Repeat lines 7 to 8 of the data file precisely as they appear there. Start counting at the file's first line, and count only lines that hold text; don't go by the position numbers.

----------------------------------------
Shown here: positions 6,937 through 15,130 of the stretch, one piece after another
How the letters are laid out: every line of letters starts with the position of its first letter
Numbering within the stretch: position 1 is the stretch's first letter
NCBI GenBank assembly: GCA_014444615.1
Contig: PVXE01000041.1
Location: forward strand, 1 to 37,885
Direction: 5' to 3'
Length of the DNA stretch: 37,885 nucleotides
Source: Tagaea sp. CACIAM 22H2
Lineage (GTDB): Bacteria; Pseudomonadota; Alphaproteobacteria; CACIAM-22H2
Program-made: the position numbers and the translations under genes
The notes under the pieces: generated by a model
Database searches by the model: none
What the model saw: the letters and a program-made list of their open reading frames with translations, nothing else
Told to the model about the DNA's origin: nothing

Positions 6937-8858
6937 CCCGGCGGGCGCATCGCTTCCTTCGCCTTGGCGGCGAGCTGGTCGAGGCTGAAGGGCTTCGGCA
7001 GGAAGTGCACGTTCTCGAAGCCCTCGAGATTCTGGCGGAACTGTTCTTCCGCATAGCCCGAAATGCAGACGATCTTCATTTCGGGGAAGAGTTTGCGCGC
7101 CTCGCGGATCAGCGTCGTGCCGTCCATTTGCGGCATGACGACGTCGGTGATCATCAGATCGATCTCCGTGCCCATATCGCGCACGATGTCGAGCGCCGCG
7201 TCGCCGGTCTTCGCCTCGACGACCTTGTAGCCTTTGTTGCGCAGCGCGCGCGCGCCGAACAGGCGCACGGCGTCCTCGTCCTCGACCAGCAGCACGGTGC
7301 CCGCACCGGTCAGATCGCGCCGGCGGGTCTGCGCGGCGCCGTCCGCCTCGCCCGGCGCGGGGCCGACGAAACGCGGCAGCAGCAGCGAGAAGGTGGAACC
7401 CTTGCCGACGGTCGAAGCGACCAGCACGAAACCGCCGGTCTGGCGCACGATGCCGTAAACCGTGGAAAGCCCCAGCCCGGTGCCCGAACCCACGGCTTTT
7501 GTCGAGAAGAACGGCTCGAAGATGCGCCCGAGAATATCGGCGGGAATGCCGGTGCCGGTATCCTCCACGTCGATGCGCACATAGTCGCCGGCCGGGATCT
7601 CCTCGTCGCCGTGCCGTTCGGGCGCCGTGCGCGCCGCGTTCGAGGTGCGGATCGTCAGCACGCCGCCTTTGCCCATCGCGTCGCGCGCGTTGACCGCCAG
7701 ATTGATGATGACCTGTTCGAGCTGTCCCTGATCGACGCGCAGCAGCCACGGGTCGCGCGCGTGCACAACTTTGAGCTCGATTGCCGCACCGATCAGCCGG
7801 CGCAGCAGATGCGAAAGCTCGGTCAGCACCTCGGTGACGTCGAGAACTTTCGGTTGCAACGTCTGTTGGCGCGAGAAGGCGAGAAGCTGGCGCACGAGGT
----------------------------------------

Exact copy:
Direction: 5' to 3'
Length of the DNA stretch: 37,885 nucleotides